This applies equally to texts in the classroom. There are, of course, some things that it’s helpful for students to know if they don’t know them already – and it is the teacher’s role to bring these in, to enrich and deepen understanding. But often these things can be taught along the way, as they crop up. Occasionally something is so important – and so unexplained in the text itself – that it might need addressing before reading. But in general, I’d argue that the text can do its own talking, provide much of its own context and the significant literary issues are those that come from reading and talking about it – in other words, getting soaked in the rain, as Eaglestone puts it.
As I’ve suggested, there’s a body of work in English in education, drawing on work on the subject discipline in the academy, that corroborates this view. There’s also the experience of teaching texts, or working with teachers, and discovering that far too much time is sometimes spent on extra-textual study, historical or biographical context, extraneous facts, and not enough on the text itself. (The English Examiners reports for GCSE and A Level have also recognised this as a serious problem). But now, there’s some new evidence I feel able to draw on, from some recent research I’ve been involved with the English and Media Centre.
In the Autumn Term 2018, I worked on a research project with a colleague, Lucy Hinchliffe, in her school in outer London. (She works one day a week at the English and Media Centre, and four days a week in school). We constructed a piece of research on teaching a class novel in Year 9, with half of the whole school cohort following the Scheme of Work the department has used for some time, and the other half following a scheme devised by the two of us at EMC. This gave us scope to compare the work of the two groups along the way, as well as the written outcomes in their exercise books and final assessments. We did student and teacher questionnaires, and held a department meeting at the end of the project to share the findings. The text was In the Sea there Are Crocodiles, a novel written by the Italian journalist Fabio Geda, based on his interviews with Enaiatollah, a boy migrant from Afghanistan. The book is Enaiatollah’s story. One of the key elements of the EMC scheme, by contrast with the existing scheme, was the development of knowledge about texts in the form of an ongoing classroom conversation. Important concepts were developed in dialogue, (both whole class and small group), students were encouraged to think hard for themselves about the nature of the text as a narrative, and to reflect on what was most interesting and characteristic about the writer’s style and approach to his subject matter. This way of studying was very much in line with the Eaglestone and Applebee view of what it means to study literary texts – the students took the walk through the novel.
In the original scheme of work, followed by half the cohort, the students spent the first few lessons being given information about Afghanistan, the Hazaras and Pashtun tribes and the migrant ‘crisis’ in Europe. They explored images of Afghanistan and its people and they did research. In other words, they were provided with a lot of prior knowledge that the teachers believed they needed in order to study the text. The ‘EMC’ group, by contrast, jumped straight into the book, working initially on fragments from the text to develop some initial ideas about what would be significant in the text. Their first lessons were all about the text as a work of literature, raising issues about whether it was fiction or non-fiction, its genre, its rites of passage structure, the nature of its voice, unusual aspects of its style and ways of telling and the impact on them as readers, including their response to some quite emotional and highly charged events in the first chapter. There was a discovery that the students themselves had quite a lot of knowledge that they could bring to bear about Afghanistan, Pashtuns and Harazas and the migrant ‘crisis’ in Europe, and, even if they hadn’t had that, most of what they needed to know was there in the first chapters of the book.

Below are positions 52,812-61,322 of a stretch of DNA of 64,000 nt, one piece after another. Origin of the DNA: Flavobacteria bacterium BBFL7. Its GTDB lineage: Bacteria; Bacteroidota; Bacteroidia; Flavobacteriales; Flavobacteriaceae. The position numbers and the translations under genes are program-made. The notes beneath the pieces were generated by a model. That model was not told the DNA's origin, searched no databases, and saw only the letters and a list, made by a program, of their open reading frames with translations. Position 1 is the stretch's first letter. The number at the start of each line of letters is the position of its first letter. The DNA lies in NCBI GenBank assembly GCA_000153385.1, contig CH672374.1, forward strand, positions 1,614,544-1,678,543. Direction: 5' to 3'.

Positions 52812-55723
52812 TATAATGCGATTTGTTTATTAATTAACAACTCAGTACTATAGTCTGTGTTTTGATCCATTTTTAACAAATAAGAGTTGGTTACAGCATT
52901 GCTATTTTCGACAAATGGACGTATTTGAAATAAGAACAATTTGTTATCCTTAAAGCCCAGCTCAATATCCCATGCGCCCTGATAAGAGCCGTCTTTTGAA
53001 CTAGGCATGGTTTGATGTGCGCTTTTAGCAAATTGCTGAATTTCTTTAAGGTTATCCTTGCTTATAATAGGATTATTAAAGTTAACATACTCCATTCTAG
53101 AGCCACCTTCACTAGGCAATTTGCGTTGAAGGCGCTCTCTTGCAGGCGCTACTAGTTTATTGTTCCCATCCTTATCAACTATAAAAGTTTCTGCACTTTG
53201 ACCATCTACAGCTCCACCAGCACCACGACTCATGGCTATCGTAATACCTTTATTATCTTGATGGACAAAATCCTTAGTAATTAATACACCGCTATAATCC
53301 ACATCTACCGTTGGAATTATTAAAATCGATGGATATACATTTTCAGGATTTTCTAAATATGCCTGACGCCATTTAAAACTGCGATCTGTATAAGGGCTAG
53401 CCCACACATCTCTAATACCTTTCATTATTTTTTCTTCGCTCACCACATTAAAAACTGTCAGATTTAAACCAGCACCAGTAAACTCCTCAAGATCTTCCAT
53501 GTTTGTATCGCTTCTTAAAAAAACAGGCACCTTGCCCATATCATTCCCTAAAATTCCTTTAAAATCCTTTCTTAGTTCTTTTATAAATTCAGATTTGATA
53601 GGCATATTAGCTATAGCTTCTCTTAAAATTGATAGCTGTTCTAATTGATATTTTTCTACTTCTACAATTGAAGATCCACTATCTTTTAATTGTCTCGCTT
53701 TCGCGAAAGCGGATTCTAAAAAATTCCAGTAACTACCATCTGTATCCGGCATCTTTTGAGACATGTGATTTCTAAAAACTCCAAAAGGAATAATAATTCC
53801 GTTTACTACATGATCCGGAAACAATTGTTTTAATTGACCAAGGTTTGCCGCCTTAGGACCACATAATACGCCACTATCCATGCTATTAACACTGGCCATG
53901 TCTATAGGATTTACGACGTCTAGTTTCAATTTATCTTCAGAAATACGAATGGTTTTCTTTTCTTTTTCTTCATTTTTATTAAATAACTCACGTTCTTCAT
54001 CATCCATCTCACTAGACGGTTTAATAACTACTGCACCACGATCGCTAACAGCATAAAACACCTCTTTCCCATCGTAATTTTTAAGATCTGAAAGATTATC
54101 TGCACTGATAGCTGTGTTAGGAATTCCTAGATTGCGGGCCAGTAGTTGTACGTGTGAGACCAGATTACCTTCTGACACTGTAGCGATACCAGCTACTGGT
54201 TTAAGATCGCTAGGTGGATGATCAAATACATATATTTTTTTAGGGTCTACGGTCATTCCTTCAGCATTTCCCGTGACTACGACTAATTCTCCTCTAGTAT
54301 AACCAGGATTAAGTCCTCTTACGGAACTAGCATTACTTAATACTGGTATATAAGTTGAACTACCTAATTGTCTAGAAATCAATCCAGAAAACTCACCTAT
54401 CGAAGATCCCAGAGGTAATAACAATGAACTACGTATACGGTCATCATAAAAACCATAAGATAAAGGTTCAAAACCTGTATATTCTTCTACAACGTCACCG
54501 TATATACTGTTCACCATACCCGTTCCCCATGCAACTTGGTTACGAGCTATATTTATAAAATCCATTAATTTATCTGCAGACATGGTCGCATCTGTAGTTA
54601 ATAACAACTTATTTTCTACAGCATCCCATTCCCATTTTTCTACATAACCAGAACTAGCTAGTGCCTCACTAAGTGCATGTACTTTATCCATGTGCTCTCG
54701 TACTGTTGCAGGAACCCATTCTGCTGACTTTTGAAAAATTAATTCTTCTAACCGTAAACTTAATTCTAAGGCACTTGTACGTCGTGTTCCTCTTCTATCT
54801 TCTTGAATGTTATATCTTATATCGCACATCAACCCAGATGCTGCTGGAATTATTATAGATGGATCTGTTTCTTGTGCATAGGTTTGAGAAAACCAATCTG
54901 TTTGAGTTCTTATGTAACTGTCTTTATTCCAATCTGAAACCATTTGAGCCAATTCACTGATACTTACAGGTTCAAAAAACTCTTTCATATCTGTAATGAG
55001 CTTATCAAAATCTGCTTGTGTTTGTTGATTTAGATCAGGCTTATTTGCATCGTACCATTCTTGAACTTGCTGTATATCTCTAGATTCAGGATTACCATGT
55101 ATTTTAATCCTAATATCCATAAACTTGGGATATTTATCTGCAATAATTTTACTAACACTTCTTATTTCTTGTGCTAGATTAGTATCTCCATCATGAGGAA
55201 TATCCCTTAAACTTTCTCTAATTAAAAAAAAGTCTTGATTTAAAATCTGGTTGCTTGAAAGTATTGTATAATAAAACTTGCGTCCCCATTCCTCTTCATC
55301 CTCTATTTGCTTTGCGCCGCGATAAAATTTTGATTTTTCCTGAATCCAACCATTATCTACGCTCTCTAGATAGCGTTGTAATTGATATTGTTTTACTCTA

The focus of the lessons was on developing understandings about the text that were ‘literary’ knowledge that could be built on and developed in future learning about other narrative texts. So, for instance, students were encouraged to think about what was ‘characteristic’ of this text, as compared with others they might have read in the past. The study of the text would start a ‘conversation’ that would develop over the course of Year 9, and extend into KS4 and beyond. In the writing of the ‘EMC’ groups that we collected during the project, one can see students confidently talking about narrative voice, the nature of fact and fiction, rites of passage novels, narrative structure, symbolism, unusual shifts in perspective and more. They make valid and authentic points about the text and write at considerable length. It is clear that they have done the walk, and been soaked in the rain. Interestingly, now they have moved onto the study of another novel, Great Expectations – a rather well chosen text in continuing the literary conversations they have begun – the teachers are reporting that their students are making natural, unprompted and well-considered connections between the Geda novel and the Dickens. For instance, students have been remarking on a different rites of passage structure; while the Geda moved from dire circumstances, through ups and downs, towards better fortunes, the Dickens seemed to follow a different kind of trajectory.
So, where does this leave us? It seems to me that knowledge in English has its own organising principles and its own special qualities. It isn’t necessarily the same as in other subjects. Knowledge accumulates and develops across texts and over time (via a disciplinary set of conversations). Historical and other extraneous knowledge are often found within the texts themselves, or need to be offered in appropriate amounts along the way, not ladled out in advance in hefty portions. Texts need to be read and experienced, background information should be just that – background, not foreground – and students need to get well and truly soaked in a big range of texts that provide the literary context for each other.